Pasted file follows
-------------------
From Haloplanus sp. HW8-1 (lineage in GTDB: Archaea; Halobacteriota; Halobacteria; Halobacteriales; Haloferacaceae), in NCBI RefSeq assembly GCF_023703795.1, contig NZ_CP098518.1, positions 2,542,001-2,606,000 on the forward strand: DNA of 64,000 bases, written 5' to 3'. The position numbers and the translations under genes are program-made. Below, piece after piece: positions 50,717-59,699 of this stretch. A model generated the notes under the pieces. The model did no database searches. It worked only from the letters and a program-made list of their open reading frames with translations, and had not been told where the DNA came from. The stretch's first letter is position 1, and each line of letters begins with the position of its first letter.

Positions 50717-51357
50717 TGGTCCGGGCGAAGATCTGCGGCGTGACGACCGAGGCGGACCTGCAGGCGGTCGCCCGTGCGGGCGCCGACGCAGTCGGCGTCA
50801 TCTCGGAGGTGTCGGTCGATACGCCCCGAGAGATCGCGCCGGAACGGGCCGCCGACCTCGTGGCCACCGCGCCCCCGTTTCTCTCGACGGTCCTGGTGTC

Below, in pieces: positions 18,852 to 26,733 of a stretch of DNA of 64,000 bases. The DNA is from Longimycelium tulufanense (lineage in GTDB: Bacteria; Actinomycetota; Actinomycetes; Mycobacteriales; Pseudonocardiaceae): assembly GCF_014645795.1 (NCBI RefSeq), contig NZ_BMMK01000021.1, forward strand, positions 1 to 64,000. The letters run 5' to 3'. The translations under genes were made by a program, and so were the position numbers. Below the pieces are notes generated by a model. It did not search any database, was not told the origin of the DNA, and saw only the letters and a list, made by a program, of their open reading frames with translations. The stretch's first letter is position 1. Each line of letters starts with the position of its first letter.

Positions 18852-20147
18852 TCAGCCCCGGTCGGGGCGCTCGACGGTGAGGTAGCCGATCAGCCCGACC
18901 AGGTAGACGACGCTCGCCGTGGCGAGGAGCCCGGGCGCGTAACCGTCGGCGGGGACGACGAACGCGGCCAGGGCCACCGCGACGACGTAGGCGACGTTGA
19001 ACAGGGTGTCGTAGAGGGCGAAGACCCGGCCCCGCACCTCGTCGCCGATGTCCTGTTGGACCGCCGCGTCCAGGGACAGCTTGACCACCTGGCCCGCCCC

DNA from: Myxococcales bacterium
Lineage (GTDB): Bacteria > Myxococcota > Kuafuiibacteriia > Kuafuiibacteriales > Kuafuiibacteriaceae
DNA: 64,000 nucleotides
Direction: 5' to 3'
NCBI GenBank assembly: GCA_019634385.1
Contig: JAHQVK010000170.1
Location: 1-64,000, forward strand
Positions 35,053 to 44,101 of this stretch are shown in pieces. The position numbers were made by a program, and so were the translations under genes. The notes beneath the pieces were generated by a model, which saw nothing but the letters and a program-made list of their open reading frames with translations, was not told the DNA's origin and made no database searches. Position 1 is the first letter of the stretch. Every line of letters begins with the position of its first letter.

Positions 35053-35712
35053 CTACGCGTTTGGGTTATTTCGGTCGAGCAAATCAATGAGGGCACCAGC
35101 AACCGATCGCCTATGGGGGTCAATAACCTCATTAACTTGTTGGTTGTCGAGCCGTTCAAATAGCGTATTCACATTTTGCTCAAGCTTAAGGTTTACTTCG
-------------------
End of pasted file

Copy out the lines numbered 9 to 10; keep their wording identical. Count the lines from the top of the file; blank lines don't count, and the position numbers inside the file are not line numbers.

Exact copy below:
19001 ACAGGGTGTCGTAGAGGGCGAAGACCCGGCCCCGCACCTCGTCGCCGATGTCCTGTTGGACCGCCGCGTCCAGGGACAGCTTGACCACCTGGCCCGCCCC

DNA from: Myxococcales bacterium